In terms of felt needs, we often miss the brokenness that people experience as a starting point. The Four Spiritual Laws begin with the premise that “man is sinful and separated from God,” but the average person is not aware of God, or knowledgeable about what constitutes sin. They only know that they have an addiction problem, or that their employer is laying off staff, or that their marriage is in trouble, or that they are lonely, etc. As many have observed, the church is often answering questions people are not asking.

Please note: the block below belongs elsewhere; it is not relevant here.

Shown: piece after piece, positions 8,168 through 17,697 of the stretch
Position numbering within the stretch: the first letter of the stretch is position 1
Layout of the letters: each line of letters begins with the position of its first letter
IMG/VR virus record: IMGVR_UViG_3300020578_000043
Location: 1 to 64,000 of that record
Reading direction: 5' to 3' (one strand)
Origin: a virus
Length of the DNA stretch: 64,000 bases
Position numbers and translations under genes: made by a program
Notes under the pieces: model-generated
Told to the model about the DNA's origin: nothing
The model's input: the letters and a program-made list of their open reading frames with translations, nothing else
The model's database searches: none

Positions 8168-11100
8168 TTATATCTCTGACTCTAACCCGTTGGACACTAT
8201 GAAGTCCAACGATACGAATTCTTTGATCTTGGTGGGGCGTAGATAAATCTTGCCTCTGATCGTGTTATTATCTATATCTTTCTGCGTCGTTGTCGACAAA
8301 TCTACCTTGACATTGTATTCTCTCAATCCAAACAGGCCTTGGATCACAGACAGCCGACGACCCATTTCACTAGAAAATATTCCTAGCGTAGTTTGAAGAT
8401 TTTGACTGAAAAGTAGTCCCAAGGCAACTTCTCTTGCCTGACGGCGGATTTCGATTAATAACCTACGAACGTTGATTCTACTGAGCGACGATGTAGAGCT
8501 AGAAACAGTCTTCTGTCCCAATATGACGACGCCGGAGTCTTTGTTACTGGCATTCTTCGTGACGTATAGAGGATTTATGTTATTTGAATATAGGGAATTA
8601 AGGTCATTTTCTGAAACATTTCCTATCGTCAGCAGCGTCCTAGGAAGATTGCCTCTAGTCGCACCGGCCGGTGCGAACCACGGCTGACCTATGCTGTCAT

In terms of vocabulary, we truly don’t have filters for the words we toss around which are so familiar to us, and yet so foreign to the average listener. Terminology must be clear, and where uniquely-Christian theological concepts have no other lexicon, those words must be fully explained.  Plain speech can still be profound.

In terms of primary message, we think that we are sufficiently countering the anti-this and anti-that perceptions the world has about Christian faith, but really, we can’t say “God really loves you” enough times, especially when there are people in the church who don’t truly know the love of God. Yes, there is balance in many things, and the love of God has to be offset with a communication of God’s justice and hatred of wrongdoing. But maybe that’s the thing that’s needed, sermons that begin “on the one hand,” and move to “on the other hand.”